Every teacher is different and goals vary widely when it comes to computer science education. By high school, the focus is on the AP Computer Science exam, which makes perfect sense. But what about middle school? What about lighter fare for after school clubs, summer programs? I’m also interested in bringing in a larger pool of interested students – so my goal isn’t so much a computer science club, as much a video game design group.
My own experience falls squarely more in the “maker” scene than the programming scene, so it’s appropriate for me to teach to my own strengths, which touch on arts and culture and collaborative projects — and more important, the personality type of someone who first wants to make something, and then becomes willing to learn the skills in order to build in. (On a tangent – I started to study PHP because I wanted to build a piece of software and just couldn’t direct the developers anymore without understanding what PHP and databases could really do.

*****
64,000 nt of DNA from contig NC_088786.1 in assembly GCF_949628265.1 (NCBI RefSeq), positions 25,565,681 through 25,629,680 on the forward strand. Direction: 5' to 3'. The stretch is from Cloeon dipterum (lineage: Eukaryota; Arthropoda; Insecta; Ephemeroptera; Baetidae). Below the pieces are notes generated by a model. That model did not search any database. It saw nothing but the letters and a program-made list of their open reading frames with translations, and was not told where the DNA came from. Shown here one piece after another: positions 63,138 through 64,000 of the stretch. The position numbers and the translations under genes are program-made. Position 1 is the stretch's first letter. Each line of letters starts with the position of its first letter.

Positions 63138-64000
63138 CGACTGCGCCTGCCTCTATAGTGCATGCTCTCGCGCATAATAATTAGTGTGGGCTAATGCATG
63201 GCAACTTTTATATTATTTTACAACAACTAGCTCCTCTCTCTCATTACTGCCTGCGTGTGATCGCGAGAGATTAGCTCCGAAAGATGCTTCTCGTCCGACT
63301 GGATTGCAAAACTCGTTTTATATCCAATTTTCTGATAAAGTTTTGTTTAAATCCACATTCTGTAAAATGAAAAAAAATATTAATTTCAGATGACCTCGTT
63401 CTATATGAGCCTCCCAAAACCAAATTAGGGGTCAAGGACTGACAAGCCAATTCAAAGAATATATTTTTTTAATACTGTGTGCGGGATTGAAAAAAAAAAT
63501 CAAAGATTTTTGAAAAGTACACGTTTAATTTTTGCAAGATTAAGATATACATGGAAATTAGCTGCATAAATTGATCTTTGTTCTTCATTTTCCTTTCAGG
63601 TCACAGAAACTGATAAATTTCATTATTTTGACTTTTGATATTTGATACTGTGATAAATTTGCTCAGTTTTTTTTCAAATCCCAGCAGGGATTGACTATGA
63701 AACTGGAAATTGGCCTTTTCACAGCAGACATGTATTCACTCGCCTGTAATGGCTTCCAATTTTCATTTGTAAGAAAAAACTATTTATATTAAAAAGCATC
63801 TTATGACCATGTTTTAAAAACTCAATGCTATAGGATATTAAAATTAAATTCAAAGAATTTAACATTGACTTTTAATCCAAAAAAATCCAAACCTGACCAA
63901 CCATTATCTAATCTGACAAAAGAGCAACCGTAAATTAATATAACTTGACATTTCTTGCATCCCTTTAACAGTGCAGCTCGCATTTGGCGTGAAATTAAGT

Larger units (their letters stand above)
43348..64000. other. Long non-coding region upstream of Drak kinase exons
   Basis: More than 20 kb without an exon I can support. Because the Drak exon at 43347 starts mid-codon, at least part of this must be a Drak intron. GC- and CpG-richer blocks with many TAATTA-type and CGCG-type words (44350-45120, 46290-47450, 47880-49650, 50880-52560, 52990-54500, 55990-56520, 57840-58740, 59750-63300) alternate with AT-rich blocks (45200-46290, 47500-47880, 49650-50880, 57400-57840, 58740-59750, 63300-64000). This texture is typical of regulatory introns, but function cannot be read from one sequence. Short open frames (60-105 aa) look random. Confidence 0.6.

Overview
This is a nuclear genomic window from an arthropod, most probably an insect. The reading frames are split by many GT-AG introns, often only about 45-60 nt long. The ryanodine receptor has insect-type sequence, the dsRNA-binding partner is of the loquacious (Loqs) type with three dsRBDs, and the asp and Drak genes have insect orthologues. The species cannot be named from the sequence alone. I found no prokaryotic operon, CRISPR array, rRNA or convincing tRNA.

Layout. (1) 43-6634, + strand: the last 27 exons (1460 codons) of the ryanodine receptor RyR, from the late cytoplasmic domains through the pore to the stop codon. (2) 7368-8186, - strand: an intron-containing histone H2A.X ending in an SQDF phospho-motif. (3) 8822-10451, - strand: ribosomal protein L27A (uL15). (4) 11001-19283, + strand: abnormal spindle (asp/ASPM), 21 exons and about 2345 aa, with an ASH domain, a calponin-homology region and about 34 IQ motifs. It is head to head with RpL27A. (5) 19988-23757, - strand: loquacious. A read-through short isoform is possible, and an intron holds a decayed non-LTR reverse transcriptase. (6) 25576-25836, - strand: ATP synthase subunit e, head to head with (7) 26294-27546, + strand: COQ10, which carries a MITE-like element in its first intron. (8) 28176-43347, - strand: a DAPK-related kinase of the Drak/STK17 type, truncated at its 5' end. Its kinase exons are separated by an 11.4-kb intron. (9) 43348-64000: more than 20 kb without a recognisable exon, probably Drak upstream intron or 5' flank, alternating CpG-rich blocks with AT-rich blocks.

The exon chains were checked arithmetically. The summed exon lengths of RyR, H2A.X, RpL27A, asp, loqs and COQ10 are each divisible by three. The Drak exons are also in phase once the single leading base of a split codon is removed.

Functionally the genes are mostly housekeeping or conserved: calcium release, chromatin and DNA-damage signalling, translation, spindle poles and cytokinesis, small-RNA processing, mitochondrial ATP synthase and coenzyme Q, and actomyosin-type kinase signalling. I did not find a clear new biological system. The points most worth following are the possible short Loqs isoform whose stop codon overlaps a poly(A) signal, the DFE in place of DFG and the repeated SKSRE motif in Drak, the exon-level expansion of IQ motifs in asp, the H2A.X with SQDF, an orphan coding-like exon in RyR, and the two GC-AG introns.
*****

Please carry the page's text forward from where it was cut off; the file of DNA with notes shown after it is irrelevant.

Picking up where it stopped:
Below is a screenshot from an absolutely awful game I made in Unity in about 15 minutes without writing code. It doesn’t even have a terrain, just 3 cubes in a skybox. You can play it here (use your arrow keys to move around). To me, even the most awful game in Unity is breathtaking compared to Scratch. The first time I fell off a world I’d made in Unity, and watched the world float away as I fell into nothingness — I was just hooked.
So that’s the final “why” on Unity 3D. Now let’s look at what the 5-day pilot camp this summer will look like.